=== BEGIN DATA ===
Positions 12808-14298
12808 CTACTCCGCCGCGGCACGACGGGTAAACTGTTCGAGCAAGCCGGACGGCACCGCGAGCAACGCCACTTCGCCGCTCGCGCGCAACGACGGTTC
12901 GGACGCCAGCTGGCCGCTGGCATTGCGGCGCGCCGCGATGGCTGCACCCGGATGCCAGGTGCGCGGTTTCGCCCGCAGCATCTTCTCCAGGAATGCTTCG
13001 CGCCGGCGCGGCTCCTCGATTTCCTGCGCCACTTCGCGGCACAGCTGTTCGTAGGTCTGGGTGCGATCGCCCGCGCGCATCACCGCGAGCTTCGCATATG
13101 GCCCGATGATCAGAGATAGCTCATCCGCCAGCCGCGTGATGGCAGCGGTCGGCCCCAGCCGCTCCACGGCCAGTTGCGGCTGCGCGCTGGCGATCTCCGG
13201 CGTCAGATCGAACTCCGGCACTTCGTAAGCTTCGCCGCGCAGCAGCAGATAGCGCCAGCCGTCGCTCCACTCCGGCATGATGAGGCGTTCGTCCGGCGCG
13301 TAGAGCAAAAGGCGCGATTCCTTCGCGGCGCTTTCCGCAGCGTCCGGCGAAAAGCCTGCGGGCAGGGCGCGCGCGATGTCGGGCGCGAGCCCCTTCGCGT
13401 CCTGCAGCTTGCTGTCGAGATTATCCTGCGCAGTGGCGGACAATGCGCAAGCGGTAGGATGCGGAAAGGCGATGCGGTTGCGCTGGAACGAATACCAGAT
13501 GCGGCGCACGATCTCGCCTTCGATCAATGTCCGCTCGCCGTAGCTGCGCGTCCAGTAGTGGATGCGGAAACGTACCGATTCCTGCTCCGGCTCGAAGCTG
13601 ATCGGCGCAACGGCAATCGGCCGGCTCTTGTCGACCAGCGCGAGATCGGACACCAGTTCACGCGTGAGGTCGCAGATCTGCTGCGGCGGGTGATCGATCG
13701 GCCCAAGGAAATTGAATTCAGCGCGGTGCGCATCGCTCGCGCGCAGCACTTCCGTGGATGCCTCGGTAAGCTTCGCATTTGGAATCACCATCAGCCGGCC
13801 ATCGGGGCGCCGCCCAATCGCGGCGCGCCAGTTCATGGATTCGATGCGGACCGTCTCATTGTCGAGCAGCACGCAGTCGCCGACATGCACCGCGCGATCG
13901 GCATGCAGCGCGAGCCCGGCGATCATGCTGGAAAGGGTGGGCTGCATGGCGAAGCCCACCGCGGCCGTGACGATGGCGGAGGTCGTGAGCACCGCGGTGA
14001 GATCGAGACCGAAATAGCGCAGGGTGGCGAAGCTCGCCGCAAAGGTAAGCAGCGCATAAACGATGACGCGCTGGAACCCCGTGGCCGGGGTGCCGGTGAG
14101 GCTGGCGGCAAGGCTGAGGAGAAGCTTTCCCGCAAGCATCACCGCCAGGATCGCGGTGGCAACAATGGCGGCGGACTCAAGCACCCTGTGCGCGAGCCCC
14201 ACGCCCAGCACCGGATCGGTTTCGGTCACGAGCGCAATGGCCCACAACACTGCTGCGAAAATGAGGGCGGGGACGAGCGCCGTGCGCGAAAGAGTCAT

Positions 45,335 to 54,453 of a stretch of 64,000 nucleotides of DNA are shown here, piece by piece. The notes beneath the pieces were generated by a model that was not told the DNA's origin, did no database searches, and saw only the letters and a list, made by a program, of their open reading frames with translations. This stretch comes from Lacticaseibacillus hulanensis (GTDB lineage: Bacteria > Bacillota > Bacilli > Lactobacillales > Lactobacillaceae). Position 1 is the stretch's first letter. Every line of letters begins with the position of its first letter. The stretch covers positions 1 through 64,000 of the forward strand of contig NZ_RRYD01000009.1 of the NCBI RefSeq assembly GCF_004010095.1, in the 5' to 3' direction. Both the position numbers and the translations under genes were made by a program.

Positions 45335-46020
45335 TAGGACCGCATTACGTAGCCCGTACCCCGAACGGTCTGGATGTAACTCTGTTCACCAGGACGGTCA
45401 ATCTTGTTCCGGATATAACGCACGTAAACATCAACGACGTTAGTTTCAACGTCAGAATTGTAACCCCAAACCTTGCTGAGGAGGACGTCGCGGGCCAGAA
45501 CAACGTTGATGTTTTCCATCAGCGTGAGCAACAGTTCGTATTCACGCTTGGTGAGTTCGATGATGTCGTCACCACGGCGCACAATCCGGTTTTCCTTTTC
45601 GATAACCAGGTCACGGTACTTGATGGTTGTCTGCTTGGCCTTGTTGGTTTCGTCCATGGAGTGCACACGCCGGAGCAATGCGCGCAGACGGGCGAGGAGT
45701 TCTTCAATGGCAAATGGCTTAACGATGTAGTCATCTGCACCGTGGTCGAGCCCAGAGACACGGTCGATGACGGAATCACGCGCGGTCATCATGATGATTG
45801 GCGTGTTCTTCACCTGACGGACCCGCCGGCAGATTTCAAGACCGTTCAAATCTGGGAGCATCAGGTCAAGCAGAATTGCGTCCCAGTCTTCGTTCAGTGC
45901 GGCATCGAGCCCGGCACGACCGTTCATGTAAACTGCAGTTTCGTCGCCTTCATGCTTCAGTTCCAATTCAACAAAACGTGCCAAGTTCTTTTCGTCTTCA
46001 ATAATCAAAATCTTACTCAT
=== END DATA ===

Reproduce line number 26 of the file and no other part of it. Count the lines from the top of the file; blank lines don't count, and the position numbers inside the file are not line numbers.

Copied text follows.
46001 ATAATCAAAATCTTACTCAT